FTI urges swifter state action on labour amid shortage

FTI urges swifter state action on labour amid shortage

The Federation of Thai Industries (FTI) is demanding a greater effort to deal with the severe shortage of 700,000 workers, even as the government is working to bring in migrant workers from neighbouring countries.

Last month the federation called on authorities to speed up the signing of memorandums of understanding (MoUs) with officials in Cambodia, Laos and Myanmar to import labour, said Suchart Chantaranakaracha, the FTI’s vice-chairman for labour affairs.

“We want the government to urgently solve the labour shortage because the problem is threatening to affect the Thai economic recovery,” he said.

The government has tried to import workers from the three countries, but it needs to do more, said Mr Suchart. The number of workers from Myanmar, usually a major source of foreign labour in Thailand, is lower than the tally from Laos and Cambodia.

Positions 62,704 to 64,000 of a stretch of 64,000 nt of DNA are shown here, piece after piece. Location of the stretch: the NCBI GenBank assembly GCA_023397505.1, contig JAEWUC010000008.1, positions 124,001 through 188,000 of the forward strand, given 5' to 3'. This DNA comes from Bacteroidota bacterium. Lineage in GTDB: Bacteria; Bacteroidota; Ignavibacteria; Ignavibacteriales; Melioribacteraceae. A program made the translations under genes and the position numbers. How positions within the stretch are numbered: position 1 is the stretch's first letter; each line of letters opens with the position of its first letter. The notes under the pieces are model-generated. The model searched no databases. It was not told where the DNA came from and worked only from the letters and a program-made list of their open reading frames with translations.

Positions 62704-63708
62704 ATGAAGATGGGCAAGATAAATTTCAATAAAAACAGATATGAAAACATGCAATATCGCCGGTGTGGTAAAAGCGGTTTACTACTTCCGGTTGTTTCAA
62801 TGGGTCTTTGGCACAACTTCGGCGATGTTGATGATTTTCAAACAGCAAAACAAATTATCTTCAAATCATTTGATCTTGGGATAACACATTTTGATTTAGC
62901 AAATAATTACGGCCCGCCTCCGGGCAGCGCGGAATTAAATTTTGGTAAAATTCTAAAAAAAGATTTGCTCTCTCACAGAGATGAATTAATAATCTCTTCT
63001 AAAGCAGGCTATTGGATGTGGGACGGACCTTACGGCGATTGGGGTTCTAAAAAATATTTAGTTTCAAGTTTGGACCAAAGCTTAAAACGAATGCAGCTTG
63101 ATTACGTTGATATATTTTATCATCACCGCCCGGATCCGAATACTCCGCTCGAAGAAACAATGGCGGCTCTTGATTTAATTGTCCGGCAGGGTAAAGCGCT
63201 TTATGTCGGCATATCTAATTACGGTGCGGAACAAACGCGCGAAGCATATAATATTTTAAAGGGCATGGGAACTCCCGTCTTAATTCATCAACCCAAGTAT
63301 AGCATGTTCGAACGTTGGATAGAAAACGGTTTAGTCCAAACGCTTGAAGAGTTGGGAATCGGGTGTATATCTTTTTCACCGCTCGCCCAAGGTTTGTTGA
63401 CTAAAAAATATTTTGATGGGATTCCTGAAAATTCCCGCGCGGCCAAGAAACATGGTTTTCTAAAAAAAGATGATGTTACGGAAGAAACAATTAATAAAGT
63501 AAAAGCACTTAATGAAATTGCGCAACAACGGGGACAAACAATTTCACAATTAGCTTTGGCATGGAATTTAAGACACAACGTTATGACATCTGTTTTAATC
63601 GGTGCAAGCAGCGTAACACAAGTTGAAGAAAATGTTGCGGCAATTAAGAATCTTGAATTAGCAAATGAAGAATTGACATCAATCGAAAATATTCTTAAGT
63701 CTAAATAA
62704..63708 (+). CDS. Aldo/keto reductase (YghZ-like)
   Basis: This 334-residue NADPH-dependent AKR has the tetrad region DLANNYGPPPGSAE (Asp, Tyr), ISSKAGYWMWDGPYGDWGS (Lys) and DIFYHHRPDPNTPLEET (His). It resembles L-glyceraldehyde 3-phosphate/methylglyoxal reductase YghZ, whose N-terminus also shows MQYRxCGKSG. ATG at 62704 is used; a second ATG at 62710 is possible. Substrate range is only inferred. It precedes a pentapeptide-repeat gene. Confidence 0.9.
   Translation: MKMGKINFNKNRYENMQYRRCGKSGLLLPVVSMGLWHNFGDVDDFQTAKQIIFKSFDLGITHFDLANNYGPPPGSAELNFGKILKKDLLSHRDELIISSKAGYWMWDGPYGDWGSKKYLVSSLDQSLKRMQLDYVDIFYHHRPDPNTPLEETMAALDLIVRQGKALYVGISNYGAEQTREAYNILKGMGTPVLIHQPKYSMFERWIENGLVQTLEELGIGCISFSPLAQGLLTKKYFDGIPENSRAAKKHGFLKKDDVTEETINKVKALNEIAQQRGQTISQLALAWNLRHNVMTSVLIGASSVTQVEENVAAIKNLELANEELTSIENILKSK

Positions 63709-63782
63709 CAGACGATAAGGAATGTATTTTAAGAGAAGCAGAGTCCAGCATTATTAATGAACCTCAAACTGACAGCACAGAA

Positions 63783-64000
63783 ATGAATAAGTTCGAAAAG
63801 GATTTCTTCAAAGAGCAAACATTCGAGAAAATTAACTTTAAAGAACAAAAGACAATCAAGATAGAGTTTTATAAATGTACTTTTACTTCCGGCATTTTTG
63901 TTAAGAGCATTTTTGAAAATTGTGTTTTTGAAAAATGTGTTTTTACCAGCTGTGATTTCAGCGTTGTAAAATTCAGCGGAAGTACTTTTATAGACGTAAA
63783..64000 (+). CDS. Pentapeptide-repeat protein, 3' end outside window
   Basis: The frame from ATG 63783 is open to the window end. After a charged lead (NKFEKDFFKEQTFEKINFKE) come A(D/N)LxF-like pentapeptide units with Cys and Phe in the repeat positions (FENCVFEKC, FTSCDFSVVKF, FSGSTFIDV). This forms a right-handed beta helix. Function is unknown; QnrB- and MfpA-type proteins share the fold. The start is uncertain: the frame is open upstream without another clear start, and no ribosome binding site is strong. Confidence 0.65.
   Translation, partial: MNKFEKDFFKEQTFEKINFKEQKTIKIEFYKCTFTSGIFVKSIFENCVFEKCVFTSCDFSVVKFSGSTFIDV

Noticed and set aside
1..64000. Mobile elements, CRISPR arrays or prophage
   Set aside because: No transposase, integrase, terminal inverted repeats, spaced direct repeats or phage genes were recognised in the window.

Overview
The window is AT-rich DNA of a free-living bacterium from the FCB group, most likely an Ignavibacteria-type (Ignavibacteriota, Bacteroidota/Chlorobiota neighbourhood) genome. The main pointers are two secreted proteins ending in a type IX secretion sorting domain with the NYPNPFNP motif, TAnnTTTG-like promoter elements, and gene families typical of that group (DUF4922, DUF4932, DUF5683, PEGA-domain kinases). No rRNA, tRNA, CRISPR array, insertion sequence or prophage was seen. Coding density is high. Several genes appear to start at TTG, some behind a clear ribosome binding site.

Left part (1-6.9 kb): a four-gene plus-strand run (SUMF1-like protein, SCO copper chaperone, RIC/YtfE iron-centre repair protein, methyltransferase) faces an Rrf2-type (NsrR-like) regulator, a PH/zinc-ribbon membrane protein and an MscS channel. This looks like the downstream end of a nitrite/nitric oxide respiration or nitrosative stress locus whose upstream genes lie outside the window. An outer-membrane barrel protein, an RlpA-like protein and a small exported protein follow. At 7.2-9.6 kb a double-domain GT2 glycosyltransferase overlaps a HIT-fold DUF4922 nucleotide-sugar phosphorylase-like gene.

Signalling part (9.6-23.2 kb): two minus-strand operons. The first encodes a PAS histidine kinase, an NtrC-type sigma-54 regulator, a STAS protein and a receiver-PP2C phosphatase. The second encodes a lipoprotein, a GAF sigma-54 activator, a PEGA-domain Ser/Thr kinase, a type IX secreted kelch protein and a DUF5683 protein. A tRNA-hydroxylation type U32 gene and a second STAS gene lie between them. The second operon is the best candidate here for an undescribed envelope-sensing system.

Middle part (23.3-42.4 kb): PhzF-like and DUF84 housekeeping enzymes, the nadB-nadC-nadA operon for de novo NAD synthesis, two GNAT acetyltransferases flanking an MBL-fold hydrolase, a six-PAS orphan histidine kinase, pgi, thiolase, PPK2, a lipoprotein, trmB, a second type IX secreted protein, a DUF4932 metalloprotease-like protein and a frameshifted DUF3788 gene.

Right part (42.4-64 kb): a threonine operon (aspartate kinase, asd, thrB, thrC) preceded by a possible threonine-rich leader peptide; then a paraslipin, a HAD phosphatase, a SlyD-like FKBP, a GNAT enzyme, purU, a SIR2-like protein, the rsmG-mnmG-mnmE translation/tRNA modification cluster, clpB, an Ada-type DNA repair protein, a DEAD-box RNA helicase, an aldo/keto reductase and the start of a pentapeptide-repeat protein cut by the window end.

The FTI suggested the Thai labour minister talk directly with labour ministers of the three countries to speed up the MoU signing process.

“The Thai minister should hold talks with the minister of labour in Myanmar because at this level decisions will be made faster than those in official-to-official meetings,” he said.

The Thai government should also facilitate the labour import process by reducing unnecessary costs and regulations, said Mr Suchart.

He said officials can screen out migrant workers infected with Covid-19 by using rapid antigen test kits rather than PCR tests, and should apply the Test & Go scheme without quarantine on arrival for a period of 7-14 days.

Mr Suchart also asked the government to consider granting amnesty to migrant workers who entered Thailand illegally and to their employers who violated labour laws, as this allows easier regulation of the workers.

“The method can reduce the number of illegal migrant workers and may help Thailand better deal with this chronic problem,” he said.

Thailand needs workers to serve in factories and businesses related to tourism and services. The growing export sector increased demand for labour.

There were more than 2 million migrant workers in Thailand, but 500,000-600,000 returned to their countries after the pandemic hit in early 2020, as many business activities were suspended, causing them to lose their jobs. Most have still not returned to Thailand.